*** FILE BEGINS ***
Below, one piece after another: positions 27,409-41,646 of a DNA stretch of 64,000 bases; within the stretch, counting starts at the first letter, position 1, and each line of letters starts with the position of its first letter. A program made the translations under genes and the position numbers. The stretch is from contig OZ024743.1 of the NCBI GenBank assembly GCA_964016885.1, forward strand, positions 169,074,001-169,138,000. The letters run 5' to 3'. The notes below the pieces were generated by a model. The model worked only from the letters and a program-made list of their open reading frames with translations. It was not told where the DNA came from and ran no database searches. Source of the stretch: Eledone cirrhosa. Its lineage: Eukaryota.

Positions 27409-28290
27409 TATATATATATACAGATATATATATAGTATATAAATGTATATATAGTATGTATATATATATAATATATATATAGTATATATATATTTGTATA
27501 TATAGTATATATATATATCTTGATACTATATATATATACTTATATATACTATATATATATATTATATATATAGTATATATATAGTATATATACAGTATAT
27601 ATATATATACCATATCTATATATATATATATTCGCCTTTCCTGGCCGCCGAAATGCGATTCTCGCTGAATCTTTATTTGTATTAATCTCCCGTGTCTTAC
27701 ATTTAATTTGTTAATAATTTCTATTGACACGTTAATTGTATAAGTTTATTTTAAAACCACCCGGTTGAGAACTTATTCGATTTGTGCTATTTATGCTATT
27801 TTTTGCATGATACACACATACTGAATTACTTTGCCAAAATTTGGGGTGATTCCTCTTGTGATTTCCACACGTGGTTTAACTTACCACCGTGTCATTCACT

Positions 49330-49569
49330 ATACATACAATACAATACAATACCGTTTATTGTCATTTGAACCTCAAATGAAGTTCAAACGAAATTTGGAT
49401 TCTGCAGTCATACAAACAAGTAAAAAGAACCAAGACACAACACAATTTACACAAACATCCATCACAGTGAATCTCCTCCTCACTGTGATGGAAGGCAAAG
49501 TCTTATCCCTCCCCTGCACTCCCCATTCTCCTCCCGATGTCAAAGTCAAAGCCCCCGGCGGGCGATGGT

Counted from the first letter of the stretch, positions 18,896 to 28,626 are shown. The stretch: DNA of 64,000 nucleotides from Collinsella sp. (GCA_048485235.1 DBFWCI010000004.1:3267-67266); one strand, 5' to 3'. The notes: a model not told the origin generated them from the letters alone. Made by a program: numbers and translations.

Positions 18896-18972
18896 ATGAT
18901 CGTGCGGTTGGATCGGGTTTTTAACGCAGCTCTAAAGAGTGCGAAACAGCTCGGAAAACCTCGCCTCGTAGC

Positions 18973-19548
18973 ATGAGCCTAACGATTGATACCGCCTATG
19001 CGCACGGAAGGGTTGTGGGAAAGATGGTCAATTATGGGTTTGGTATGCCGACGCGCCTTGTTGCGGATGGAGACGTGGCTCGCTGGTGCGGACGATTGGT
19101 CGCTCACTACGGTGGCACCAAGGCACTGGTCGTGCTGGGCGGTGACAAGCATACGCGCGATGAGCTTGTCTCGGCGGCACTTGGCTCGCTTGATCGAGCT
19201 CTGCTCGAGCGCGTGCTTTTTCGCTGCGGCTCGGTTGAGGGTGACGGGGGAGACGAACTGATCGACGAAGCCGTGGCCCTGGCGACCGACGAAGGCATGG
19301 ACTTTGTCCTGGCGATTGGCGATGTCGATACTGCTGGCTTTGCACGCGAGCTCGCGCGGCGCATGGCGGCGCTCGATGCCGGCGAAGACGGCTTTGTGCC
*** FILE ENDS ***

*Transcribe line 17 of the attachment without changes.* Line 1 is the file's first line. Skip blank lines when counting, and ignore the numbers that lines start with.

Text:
18973 ATGAGCCTAACGATTGATACCGCCTATG